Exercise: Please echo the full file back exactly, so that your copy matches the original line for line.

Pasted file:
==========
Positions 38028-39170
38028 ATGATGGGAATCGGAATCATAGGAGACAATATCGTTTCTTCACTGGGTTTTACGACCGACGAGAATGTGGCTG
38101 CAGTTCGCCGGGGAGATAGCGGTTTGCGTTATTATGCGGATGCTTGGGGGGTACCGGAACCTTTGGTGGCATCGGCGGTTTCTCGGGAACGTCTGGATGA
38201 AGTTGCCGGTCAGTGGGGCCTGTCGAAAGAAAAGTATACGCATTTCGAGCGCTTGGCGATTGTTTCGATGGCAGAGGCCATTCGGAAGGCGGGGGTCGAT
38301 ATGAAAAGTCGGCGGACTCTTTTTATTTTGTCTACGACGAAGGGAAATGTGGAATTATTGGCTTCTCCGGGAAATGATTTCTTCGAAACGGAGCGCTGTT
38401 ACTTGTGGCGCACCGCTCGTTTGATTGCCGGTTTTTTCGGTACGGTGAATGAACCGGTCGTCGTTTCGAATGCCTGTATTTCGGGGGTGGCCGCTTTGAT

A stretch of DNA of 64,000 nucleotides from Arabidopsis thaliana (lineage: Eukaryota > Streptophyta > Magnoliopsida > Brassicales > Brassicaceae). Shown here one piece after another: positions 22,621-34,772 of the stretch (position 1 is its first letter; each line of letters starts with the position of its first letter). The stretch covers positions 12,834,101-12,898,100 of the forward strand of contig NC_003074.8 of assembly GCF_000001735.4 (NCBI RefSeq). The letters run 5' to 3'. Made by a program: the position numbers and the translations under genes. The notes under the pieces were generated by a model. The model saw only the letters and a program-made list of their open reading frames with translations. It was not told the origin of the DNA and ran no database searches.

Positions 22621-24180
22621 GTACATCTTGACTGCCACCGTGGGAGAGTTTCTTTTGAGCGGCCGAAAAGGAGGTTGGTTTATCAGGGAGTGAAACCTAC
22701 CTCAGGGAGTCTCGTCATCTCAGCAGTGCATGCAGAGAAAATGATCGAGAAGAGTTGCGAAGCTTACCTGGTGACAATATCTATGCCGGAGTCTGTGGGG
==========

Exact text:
Positions 38028-39170
38028 ATGATGGGAATCGGAATCATAGGAGACAATATCGTTTCTTCACTGGGTTTTACGACCGACGAGAATGTGGCTG
38101 CAGTTCGCCGGGGAGATAGCGGTTTGCGTTATTATGCGGATGCTTGGGGGGTACCGGAACCTTTGGTGGCATCGGCGGTTTCTCGGGAACGTCTGGATGA
38201 AGTTGCCGGTCAGTGGGGCCTGTCGAAAGAAAAGTATACGCATTTCGAGCGCTTGGCGATTGTTTCGATGGCAGAGGCCATTCGGAAGGCGGGGGTCGAT
38301 ATGAAAAGTCGGCGGACTCTTTTTATTTTGTCTACGACGAAGGGAAATGTGGAATTATTGGCTTCTCCGGGAAATGATTTCTTCGAAACGGAGCGCTGTT
38401 ACTTGTGGCGCACCGCTCGTTTGATTGCCGGTTTTTTCGGTACGGTGAATGAACCGGTCGTCGTTTCGAATGCCTGTATTTCGGGGGTGGCCGCTTTGAT

A stretch of DNA of 64,000 nucleotides from Arabidopsis thaliana (lineage: Eukaryota > Streptophyta > Magnoliopsida > Brassicales > Brassicaceae). Shown here one piece after another: positions 22,621-34,772 of the stretch (position 1 is its first letter; each line of letters starts with the position of its first letter). The stretch covers positions 12,834,101-12,898,100 of the forward strand of contig NC_003074.8 of assembly GCF_000001735.4 (NCBI RefSeq). The letters run 5' to 3'. Made by a program: the position numbers and the translations under genes. The notes under the pieces were generated by a model. The model saw only the letters and a program-made list of their open reading frames with translations. It was not told the origin of the DNA and ran no database searches.

Positions 22621-24180
22621 GTACATCTTGACTGCCACCGTGGGAGAGTTTCTTTTGAGCGGCCGAAAAGGAGGTTGGTTTATCAGGGAGTGAAACCTAC
22701 CTCAGGGAGTCTCGTCATCTCAGCAGTGCATGCAGAGAAAATGATCGAGAAGAGTTGCGAAGCTTACCTGGTGACAATATCTATGCCGGAGTCTGTGGGG